Phone: 395-4554 or 395-4555
Location: Levinson Hall (Campus Map)
Remain calm and answer the dispatcher’s questions. The dispatcher is trained to obtain the necessary and required information for an appropriate emergency response.
If safe to do so, stop and take time to get a good description of the shooter. Note
height, weight, sex, race, approximate age, clothing, method and direction of travel, and
his/her name, if known.
If the suspect is entering a vehicle, note the license plate number, make and model, color, and outstanding characteristics. All of this takes only a few seconds and is of the utmost help to the responding officers.
NOTE: An individual must use his/her own discretion during an active shooter event as to whether he/she chooses to run to safety or remain in place. However, best practices for an active shooter event are listed below.
Drop to the ground immediately, face down as flat as possible. If within 15-20
feet of a safe place or cover, duck and run to it. Move or crawl away from gunfire, trying to utilize any obstructions between you and the gunfire.
When you reach a place of relative safety, stay down and do not move.
Wait and listen for directions from Public Safety and/or public agency personnel.
Stay inside the classroom/office.
If possible, close and lock the outside door to the room.
Close the blinds, turn off the lights, remain quiet and move behind available cover. Stay
on the floor, away from doors or windows, and do not peek out to see what may be
If possible and safe to do so, report the location of the assailant.
Lie motionless and pretend to be unconscious.
Do not attempt to apprehend or interfere with the shooter except for self-protection.
An individual must use his/her own discretion about when he or she must engage a shooter for survival.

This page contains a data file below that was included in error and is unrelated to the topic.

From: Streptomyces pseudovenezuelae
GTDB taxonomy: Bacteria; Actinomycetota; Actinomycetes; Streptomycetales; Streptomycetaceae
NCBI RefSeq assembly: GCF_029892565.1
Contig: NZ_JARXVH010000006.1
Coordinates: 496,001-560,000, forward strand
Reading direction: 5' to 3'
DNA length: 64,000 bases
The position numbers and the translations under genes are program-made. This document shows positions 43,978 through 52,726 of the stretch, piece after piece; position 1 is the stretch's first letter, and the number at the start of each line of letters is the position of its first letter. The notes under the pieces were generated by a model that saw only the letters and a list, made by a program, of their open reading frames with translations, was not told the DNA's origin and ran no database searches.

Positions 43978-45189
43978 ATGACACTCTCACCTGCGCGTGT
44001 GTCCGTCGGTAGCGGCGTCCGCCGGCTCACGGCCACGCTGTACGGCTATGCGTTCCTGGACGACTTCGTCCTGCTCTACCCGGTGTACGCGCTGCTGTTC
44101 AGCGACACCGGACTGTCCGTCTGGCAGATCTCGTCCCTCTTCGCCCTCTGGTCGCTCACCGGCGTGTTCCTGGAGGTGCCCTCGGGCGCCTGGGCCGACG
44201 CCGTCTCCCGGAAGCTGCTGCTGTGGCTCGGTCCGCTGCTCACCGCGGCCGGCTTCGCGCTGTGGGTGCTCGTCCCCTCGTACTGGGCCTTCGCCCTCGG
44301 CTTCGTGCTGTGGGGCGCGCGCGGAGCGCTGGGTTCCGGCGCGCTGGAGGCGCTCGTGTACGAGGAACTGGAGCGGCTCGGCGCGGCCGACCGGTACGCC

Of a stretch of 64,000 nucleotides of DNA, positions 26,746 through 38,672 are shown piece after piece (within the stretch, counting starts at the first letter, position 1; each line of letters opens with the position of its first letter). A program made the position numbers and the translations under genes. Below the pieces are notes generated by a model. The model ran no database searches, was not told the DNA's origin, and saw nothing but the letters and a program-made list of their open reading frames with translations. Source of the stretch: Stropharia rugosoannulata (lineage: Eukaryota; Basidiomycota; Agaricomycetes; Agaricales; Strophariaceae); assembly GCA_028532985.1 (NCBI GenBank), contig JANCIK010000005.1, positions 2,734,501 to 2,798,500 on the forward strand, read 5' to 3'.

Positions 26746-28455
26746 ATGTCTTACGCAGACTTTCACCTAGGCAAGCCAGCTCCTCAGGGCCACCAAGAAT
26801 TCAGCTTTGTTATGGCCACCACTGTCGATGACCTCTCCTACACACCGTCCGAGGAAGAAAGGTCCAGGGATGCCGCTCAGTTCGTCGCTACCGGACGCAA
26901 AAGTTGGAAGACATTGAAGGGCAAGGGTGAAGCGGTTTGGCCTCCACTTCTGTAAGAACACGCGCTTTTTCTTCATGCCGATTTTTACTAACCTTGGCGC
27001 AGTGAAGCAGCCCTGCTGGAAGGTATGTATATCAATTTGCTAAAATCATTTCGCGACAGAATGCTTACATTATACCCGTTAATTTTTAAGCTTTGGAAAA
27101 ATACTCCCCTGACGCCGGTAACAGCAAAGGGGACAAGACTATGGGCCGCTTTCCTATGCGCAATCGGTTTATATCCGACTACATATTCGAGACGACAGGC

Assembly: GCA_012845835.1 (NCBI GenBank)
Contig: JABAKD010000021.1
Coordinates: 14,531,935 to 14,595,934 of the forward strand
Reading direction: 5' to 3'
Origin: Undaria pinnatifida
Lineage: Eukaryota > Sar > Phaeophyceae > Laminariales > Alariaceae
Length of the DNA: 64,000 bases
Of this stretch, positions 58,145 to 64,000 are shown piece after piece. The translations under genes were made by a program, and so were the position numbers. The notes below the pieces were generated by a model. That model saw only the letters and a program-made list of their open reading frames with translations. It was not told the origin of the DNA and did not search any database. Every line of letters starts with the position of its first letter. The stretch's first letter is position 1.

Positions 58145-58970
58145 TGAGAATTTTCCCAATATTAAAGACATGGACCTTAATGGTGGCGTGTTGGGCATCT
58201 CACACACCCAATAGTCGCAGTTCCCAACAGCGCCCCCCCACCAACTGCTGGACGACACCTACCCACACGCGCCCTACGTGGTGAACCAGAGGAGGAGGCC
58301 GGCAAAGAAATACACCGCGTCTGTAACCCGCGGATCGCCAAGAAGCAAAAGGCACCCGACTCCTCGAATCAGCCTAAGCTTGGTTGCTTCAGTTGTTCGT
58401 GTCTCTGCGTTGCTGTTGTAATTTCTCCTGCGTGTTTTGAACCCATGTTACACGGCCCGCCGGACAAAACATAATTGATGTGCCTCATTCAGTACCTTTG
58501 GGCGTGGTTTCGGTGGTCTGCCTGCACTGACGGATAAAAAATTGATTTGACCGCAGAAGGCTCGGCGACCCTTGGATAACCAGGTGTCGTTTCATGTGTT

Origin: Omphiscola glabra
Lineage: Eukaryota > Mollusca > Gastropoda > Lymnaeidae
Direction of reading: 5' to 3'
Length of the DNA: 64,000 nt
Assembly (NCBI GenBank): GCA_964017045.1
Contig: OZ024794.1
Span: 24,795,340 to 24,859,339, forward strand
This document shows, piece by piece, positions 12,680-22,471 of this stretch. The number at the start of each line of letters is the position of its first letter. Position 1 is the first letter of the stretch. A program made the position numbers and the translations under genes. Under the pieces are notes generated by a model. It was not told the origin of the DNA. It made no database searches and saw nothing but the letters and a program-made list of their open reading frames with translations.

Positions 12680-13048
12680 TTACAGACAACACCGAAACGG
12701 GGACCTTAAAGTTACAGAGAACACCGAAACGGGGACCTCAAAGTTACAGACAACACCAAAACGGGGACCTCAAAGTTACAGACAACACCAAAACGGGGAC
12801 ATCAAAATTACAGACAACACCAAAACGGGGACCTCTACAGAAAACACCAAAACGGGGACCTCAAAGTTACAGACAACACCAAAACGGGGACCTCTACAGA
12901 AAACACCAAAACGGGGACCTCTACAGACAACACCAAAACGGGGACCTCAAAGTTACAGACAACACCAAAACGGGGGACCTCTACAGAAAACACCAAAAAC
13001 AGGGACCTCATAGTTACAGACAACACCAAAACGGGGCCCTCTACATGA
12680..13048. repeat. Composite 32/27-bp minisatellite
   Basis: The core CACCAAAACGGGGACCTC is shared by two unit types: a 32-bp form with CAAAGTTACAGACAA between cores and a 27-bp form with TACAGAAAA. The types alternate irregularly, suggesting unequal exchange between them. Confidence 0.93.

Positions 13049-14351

Reporting a Threat
While shootings in schools are rare episodes, when they occur, they are often devastating. As an institution of higher learning, it is important for Bakersfield College to view these types of incidents with the appropriate perspective. Since 1966, there have been 89 shooting deaths at U.S. universities and college campuses; Virginia Tech was the largest. Compare that to the approximately 1,100 that commit suicide on college and university campuses every year, or the 1,400 to 1,700 alcohol related deaths on college and university campuses each year.
Despite shootings on campuses being rare, we as a community must be vigilant and prepared. It is important to note a few facts about these types of shootings. The Secret Service has studied the 30 major shooting incidents that have taken place at schools (elementary through college) since 1974. They found remarkable similarity in them. First, almost all of the individuals who have committed these crimes have been male, and were known for being isolated socially.
Almost all of them planned out their actions in advance, and over three quarters of them actually shared their plans with others before putting them into effect. Unfortunately, in only two cases did anyone report the plan to authorities before the attack. With these facts in mind, it is critically important that members of our community report threats and potential threats in a timely manner.
If you believe an individual poses an imminent threat to a member or members of the college community please contact the Department of Public Safety immediately. If you are located at an off campus site, and believe imminent danger is likely, please contact 911 immediately and then contact the Department of Public Safety.
If you do not believe that harm is imminent, but an individual’s behavior seems threatening or seems like it could lead to harm to the individual or to the community, you should report the concern.
If you are a student or a faculty member, contact the Department of Public Safety or your Dean’s office. If you are a staff member or other member of the community, contact Public Safety or the local police. It is better to err on the side of notifying the appropriate individuals than to remain silent; the institution has resources with which to assess these situations and the individual of concern. If you have any questions, please contact the Department of Public Safety at (661) 395-4554.